Wednesday, November 21, 2007

Iowa Voters Jittery on Trade Policy

Iowa voters are shifting toward protectionism on trade, as this Wall Street Journal article indicates, reporting from Waterloo, Iowa:

At a John Deere plant here, bright green tractors bound for Brazil, Russia and China roll off assembly lines. Global demand for tractors is good, and that's been good for Waterloo.

Yet over the last couple of years, workers and voters in this blue-collar manufacturing outpost -- and throughout Iowa -- have grown decidedly downbeat about globalization. Trade has become such a hot subject that Democratic presidential candidates seeking support in Iowa's influential Jan. 3 caucuses are turning into trade skeptics, and the issue is splitting traditionally free-trade Republicans.

Iowa's ambivalence is all the more remarkable because the state is on the whole a big winner from global trade. "Iowa, as much as any other state, is on the plus side of the ledger," says James Leach, a 30-year Republican congressman from Iowa who now runs Harvard University's Institute of Politics. "It would be highly ironic if pro-protectionist candidates prevailed in the Iowa caucuses." Trade wasn't always such a high priority: In the 2004 Iowa caucus, Richard Gephardt, the most outspoken Democrat on the issue, attracted so few votes he subsequently pulled out of the race.

As the 2008 presidential election approaches, anti-trade sentiment is percolating across America. It is particularly strong in places like Ohio, where foreign competition has decimated jobs. The latest Wall Street Journal/NBC News poll conducted earlier this month found that 60% of voters nationwide agreed with the statement that "foreign trade has been bad for the U.S. economy."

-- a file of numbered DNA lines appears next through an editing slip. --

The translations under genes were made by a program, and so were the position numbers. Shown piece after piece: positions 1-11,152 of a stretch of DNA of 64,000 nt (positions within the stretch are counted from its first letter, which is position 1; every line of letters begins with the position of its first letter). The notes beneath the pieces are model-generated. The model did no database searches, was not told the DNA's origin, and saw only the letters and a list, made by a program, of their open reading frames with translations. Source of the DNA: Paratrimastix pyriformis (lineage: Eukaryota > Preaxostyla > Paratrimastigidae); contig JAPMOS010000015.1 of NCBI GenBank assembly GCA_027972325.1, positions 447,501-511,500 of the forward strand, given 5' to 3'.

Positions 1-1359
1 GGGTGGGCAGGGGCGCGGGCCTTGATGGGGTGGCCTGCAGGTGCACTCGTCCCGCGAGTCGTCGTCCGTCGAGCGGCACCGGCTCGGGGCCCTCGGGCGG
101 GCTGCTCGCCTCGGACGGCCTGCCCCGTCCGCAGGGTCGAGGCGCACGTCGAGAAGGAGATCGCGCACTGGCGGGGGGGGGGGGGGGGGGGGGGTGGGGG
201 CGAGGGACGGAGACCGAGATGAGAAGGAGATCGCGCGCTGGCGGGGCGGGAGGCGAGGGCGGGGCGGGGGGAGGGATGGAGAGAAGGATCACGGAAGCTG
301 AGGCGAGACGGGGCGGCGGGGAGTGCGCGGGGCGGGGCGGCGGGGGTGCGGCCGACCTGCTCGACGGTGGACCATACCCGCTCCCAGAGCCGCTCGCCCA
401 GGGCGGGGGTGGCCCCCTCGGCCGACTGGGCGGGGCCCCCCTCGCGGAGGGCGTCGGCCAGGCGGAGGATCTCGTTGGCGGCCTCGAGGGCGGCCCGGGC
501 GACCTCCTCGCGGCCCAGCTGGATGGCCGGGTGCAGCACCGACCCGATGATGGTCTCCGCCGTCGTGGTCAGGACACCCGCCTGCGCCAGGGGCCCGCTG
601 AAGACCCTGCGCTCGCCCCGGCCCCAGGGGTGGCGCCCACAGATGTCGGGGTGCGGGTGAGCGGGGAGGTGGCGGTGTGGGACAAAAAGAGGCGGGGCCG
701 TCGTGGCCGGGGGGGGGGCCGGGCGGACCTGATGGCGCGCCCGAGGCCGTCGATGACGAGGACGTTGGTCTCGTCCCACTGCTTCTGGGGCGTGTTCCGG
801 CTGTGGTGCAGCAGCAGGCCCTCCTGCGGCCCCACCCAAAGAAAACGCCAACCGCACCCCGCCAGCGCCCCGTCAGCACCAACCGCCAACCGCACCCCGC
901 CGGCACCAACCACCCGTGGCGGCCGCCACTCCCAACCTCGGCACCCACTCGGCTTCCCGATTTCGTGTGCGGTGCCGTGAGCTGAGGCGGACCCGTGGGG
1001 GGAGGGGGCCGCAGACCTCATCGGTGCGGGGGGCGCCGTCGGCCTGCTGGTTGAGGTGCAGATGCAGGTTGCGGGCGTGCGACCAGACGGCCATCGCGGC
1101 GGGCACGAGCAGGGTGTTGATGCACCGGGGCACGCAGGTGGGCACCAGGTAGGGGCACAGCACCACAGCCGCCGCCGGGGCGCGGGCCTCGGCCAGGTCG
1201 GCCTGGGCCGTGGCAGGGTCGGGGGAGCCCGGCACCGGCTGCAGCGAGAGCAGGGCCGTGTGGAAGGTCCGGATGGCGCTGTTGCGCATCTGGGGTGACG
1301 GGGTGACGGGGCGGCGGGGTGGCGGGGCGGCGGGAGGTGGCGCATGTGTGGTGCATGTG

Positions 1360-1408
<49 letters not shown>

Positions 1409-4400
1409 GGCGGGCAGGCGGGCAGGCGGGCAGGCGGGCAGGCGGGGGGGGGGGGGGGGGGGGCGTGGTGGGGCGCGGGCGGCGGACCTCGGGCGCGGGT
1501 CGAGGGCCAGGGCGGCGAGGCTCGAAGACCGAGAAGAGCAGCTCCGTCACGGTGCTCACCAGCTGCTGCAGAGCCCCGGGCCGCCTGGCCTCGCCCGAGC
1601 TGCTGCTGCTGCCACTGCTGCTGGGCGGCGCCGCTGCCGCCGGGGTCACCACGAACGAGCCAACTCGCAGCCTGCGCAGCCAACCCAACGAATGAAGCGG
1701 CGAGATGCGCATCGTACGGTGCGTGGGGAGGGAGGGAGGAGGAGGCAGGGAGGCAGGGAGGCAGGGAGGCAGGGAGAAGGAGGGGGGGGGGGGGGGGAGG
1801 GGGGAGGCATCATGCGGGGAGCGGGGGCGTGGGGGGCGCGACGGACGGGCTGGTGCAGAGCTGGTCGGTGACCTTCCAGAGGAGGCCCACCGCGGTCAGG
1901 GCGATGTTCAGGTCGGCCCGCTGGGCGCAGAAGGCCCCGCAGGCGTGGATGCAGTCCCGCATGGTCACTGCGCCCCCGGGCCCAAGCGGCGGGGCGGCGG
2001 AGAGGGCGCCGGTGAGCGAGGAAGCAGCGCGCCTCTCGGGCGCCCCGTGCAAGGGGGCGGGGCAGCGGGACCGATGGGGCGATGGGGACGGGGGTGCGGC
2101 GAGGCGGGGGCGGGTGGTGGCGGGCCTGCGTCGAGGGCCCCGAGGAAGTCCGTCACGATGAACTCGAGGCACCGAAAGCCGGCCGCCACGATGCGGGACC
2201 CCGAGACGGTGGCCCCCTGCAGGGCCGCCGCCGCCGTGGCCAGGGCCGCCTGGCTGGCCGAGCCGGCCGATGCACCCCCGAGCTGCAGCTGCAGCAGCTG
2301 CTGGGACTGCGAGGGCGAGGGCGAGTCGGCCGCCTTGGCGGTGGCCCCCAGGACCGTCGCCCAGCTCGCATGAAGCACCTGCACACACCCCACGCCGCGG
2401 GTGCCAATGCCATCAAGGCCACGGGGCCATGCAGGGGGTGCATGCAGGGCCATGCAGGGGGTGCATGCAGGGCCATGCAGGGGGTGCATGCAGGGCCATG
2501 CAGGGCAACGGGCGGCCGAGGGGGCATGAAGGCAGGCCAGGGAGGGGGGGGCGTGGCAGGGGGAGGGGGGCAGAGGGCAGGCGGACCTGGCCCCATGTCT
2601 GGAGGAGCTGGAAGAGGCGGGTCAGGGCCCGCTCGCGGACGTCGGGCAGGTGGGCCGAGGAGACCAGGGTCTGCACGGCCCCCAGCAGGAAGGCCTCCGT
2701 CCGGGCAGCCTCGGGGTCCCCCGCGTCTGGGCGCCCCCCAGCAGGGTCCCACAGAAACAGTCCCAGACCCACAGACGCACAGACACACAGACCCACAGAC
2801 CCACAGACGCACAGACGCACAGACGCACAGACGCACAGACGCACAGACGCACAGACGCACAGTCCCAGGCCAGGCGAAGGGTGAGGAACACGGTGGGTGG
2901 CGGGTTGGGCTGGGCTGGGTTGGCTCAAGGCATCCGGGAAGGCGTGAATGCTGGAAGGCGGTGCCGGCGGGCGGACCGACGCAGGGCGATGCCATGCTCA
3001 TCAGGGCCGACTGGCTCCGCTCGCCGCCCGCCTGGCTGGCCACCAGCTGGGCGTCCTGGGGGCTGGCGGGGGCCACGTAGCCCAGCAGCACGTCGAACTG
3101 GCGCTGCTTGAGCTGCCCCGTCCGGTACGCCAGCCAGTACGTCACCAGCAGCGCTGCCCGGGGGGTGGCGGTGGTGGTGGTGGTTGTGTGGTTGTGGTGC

Iowa's anxiety stems from a mix of factors, many of which are also at play in other Midwestern swing states. By many measures, the global economy has been good for the state. Boosted by the ethanol and biofuels craze and surging demand for crops and farm equipment world-wide, Iowa's exports are up 77% over the past four years versus 50% nationally. The state's unemployment rate hovers around 3.7%, below the national 4.6% average.

But the past couple of decades have seen a steady decline in once-prized factory jobs, from a high of 252,700 in 1999 to 231,000 today. Just this year, Iowa lost about 1,800 jobs when appliance-maker Maytag, now owned by Whirlpool Corp., shuttered its plant in its home town of Newton. (The jobs moved to Ohio, but foreign competition was a key reason Maytag was acquired by Whirlpool.) Wages haven't kept pace with inflation, and employers here, as elsewhere, have been paring health and retirement benefits.

Many Iowans blame their difficulties on global trade. A Los Angeles Times/Bloomberg poll of Iowa Democrats conducted in September found that by 42% to 33% they favored a candidate who believes trade pacts hurt the U.S. economy over one who believes they benefit the economy; Republicans were evenly split at 39%. (The balance said they didn't know or hadn't a preference.)

The article notes that the Democratic presidential hopefuls are pandering to these trade fears:

On a recent Tuesday, the crowd at Des Moines Area Community College bursts into loud and sustained applause when Mr. Obama vows to make sure "that globalization is not just working for multinational companies."